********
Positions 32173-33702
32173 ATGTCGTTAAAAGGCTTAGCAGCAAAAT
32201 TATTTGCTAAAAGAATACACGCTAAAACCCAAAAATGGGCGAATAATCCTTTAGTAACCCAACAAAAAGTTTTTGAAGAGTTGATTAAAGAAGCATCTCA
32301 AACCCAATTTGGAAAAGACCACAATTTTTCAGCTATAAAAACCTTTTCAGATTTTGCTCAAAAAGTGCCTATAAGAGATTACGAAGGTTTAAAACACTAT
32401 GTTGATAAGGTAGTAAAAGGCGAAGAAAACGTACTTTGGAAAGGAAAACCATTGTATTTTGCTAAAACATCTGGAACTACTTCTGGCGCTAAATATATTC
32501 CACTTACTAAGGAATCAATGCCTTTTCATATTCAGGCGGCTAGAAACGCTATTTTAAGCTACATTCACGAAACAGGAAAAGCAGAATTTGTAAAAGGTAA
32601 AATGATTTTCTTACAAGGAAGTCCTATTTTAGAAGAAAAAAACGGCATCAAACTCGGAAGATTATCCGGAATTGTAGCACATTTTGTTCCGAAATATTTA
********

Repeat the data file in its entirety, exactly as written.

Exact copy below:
Positions 32173-33702
32173 ATGTCGTTAAAAGGCTTAGCAGCAAAAT
32201 TATTTGCTAAAAGAATACACGCTAAAACCCAAAAATGGGCGAATAATCCTTTAGTAACCCAACAAAAAGTTTTTGAAGAGTTGATTAAAGAAGCATCTCA
32301 AACCCAATTTGGAAAAGACCACAATTTTTCAGCTATAAAAACCTTTTCAGATTTTGCTCAAAAAGTGCCTATAAGAGATTACGAAGGTTTAAAACACTAT
32401 GTTGATAAGGTAGTAAAAGGCGAAGAAAACGTACTTTGGAAAGGAAAACCATTGTATTTTGCTAAAACATCTGGAACTACTTCTGGCGCTAAATATATTC
32501 CACTTACTAAGGAATCAATGCCTTTTCATATTCAGGCGGCTAGAAACGCTATTTTAAGCTACATTCACGAAACAGGAAAAGCAGAATTTGTAAAAGGTAA
32601 AATGATTTTCTTACAAGGAAGTCCTATTTTAGAAGAAAAAAACGGCATCAAACTCGGAAGATTATCCGGAATTGTAGCACATTTTGTTCCGAAATATTTA